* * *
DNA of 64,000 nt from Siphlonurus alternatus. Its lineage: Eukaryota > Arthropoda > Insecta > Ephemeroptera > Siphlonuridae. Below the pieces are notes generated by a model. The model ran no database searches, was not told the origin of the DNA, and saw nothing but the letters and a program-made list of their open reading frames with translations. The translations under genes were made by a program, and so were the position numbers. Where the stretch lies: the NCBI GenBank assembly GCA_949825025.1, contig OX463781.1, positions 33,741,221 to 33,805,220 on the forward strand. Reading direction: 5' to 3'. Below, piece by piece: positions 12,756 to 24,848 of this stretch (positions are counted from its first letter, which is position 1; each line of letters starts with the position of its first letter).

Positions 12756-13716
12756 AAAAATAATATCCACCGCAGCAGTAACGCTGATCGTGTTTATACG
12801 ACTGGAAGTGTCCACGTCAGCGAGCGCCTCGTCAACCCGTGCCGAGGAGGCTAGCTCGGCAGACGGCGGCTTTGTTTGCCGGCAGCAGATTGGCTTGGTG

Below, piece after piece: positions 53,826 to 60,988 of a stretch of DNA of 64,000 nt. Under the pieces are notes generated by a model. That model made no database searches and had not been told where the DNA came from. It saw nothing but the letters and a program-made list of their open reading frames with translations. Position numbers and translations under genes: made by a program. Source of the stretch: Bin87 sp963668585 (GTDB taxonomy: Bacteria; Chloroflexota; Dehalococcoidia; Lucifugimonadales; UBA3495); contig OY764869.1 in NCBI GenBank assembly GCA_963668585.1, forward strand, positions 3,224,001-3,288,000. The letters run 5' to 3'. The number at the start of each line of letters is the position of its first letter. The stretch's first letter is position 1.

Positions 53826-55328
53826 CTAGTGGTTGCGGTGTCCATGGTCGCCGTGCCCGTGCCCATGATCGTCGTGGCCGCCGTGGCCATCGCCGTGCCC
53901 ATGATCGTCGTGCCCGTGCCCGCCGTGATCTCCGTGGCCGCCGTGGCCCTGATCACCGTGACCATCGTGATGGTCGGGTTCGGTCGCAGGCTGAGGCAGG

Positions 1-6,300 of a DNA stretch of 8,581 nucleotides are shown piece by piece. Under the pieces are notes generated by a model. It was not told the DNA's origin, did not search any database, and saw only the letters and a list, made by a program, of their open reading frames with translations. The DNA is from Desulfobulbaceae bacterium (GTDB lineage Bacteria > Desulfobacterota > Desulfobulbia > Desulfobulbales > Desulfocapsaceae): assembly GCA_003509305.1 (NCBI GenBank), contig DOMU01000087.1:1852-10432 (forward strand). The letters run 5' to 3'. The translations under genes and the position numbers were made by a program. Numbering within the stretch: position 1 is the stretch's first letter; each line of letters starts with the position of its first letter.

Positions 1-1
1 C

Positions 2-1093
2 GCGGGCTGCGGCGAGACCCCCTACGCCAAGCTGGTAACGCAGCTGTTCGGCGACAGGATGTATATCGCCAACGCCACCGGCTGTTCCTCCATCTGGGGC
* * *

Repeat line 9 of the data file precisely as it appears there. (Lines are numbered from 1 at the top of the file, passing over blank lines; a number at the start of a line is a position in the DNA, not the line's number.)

Positions 1-6,300 of a DNA stretch of 8,581 nucleotides are shown piece by piece. Under the pieces are notes generated by a model. It was not told the DNA's origin, did not search any database, and saw only the letters and a list, made by a program, of their open reading frames with translations. The DNA is from Desulfobulbaceae bacterium (GTDB lineage Bacteria > Desulfobacterota > Desulfobulbia > Desulfobulbales > Desulfocapsaceae): assembly GCA_003509305.1 (NCBI GenBank), contig DOMU01000087.1:1852-10432 (forward strand). The letters run 5' to 3'. The translations under genes and the position numbers were made by a program. Numbering within the stretch: position 1 is the stretch's first letter; each line of letters starts with the position of its first letter.